Winter Holiday Round Up: Secret Light by Z.A. Maxfield

Rafe Colman likes his life. He has a nice home, a good job, and a wonderful dog. But he’s exhausted by living a lie. When his home is vandalized because of his perceived German ancestry, he can’t even share the irony with friends.

Officer Ben Morgan falls for Rafe’s dog first, but it isn’t long before he’s giving her owner the eye. He thinks they have more in common than the search for Rafe’s vandals, and he’s willing to take a chance and find out.

If life in 1955 is tough on a cop in the closet, it’s even tougher on a refugee who’s desperate to hide his roots and fit in. Rafe knows from tragic experience how vicious prejudice can be. Every second with Ben is stolen, every kiss fraught with danger.

When Ben’s partner threatens to ruin everything, Rafe and Ben have to fight to protect what they have, in Secret Light…

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A light tap on the door brought his attention back to the present. He hauled himself up and followed his excited dog to the foyer. She was surely thinking, At last, here’s someone who will give me the attention I deserve.

“Ruhig, Mooki.” He opened the door a crack and found Officer Morgan there, hatless, dressed in a suit and tie.

“Officer Morgan. This is a surprise.” Rafe stepped back to let him in, and Mooki went berserk, circling their ankles and nearly tripping them up.

“Good evening, Mr. Colman. I thought I’d stop by to see how you’re doing.” Morgan fidgeted with his keys. He had competent-looking hands with square fingers. For a moment, Rafe got lost looking at the fine hairs on the backs of his knuckles.

“Please come in.” Rafe backed out of the way. Morgan had seemed larger in his uniform—but even without it, his was an intimidating presence. “What can I do for you?”

“This isn’t an official call or anything. I wanted to let you know the detectives have a possible lead on this. Probably nothing will come of it, but we’re keeping our fingers crossed.”

“I see. No matter. Damage done.” Rafe motioned his visitor toward the kitchen, where he planned to retrieve another beer. His bottle opener was still on the counter, and he picked it up, holding it thoughtfully before speaking. Should he offer something? Was that proper? “Would you care for some refreshment? I was about to have another beer.”

“Thank you. That would be just great.” Morgan lifted a hand to his tie but asked permission before he loosened it. “May I? I’ve just come from taking my mother to mass.”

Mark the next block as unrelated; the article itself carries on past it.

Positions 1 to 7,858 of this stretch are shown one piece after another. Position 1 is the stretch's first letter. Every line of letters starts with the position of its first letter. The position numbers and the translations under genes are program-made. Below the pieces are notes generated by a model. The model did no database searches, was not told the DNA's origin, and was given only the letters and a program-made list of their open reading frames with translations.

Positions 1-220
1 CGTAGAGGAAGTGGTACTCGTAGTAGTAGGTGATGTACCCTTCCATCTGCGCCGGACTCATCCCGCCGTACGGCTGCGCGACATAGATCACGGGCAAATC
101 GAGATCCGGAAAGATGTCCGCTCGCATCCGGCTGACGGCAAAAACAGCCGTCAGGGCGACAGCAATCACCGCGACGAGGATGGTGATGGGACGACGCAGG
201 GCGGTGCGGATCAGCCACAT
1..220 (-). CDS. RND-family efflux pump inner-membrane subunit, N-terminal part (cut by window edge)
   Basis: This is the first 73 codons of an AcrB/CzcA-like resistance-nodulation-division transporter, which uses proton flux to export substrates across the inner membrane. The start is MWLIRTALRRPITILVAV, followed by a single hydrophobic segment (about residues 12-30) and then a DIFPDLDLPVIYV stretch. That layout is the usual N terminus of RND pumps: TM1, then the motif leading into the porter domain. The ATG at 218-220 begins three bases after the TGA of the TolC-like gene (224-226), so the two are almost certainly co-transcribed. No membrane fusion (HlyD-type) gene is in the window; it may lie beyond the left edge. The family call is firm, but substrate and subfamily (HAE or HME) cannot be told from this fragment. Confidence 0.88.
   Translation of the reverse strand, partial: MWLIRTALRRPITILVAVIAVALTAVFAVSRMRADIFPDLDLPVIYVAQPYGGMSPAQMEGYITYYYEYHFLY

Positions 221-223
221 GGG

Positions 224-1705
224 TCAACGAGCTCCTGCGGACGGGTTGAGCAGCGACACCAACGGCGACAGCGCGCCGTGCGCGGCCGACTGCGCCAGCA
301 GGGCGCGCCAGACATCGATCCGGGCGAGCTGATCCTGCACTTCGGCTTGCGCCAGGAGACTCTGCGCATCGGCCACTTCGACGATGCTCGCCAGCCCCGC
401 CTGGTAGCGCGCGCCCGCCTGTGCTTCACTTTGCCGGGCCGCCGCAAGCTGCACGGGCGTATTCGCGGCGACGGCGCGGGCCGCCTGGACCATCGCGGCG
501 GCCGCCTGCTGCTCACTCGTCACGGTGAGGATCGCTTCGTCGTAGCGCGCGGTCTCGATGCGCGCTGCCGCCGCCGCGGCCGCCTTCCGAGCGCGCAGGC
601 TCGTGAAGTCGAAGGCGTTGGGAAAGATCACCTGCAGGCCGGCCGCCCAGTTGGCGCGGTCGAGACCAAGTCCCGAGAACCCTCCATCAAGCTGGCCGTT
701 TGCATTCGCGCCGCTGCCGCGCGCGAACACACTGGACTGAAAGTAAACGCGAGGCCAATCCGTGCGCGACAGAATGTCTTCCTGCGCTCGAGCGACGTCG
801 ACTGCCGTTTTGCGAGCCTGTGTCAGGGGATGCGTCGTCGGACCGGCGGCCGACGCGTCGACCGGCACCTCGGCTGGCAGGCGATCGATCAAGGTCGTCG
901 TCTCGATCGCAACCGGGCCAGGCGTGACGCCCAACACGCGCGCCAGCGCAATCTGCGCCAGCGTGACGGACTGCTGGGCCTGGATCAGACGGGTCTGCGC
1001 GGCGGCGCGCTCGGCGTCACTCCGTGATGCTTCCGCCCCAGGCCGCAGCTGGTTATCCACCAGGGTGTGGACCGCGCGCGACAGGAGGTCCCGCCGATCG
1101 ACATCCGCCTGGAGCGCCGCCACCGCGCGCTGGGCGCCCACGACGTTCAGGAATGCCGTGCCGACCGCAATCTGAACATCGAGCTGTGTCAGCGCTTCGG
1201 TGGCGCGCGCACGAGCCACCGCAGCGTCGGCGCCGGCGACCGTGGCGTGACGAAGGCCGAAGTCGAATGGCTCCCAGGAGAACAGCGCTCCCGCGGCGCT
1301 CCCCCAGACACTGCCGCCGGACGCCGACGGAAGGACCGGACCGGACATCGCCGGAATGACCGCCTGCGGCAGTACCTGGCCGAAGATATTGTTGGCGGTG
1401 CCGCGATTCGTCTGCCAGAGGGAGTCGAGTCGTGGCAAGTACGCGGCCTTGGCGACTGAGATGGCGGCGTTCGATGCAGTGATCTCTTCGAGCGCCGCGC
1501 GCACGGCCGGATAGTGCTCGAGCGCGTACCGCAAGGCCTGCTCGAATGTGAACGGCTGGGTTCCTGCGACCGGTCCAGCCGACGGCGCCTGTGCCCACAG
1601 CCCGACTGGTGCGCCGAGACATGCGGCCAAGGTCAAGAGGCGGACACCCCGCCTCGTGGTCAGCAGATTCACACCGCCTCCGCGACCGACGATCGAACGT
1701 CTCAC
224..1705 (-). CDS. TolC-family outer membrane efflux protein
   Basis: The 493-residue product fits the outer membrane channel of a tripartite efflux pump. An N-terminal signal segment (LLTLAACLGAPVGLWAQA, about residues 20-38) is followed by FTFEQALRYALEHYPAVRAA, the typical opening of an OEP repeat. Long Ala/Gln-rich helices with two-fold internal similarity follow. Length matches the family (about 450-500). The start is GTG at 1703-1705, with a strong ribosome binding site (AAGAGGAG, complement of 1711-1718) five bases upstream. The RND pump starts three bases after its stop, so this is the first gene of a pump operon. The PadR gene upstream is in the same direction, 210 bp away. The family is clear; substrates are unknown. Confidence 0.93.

“Make yourself comfortable. You took your mother to church? What a gentleman. You must make her very proud.”

“She’s an old-fashioned girl.” He shrugged off the compliment. Ben stuffed his tie into his pocket and took a beer—served in a glass with the perfect amount of foam. “She doesn’t like to go without family. After my father died…”

“You go every Saturday night?” Ben nodded. Rafe couldn’t help but smile. “You are a very good son, Officer Morgan.”

“Please, call me Ben. I see you were able to begin the cleanup process.”

“Ah, yes. Thanks to fine police investigation, they completed the insurance report on Thursday and gave me permission to have things hauled away. I am apparently covered for arson.”

“I’m glad.”

“I believe your partner thought I did it myself.”

Ben stopped in the act of bringing his glass to his lips. “You think?”

“My brand-new car was elsewhere when my garage burned. I don’t blame him, but he isn’t a very subtle man.”

“No. He’s not. I’m sorry about that.”

“I did point out that if I wanted sympathy, I’d hardly put heil Hitler on the door.”

“Well, now…” Ben smiled. “You could be a spy of some sort.”

“You may laugh, but there was a time I passionately wanted to spy for the US against Germany. I had the language; I was familiar with the countries involved.”

“But you said your heart…?”

“Yes. I didn’t even know I had a problem, actually, until they told me. I rarely suffer from it. Occasional shortness of breath and palpitations, which I’d always attributed to overexertion or nerves. I was far too young to serve as a spy, but I imagined myself in the role. Then the war ended.”

“You might have made a good spy.”

“I would have been a great spy. I’m an excellent liar.” Before Rafe had a chance to regret saying that to a police officer, he changed the subject. “Follow me if you’d like more comfortable seating.”

About Z.A.:
Z.A. Maxfield started writing in 2007 on a dare from her children and never looked back. Pathologically disorganized, and perennially optimistic, she writes as much as she can, reads as much as she dares, and enjoys her time with family and friends. Three things reverberate throughout all her stories: Unconditional love, redemption, and the belief that miracles happen when we least expect them.

If anyone asks her how a wife and mother of four can find time for a writing career, she’ll answer, “It’s amazing what you can accomplish if you give up housework.”

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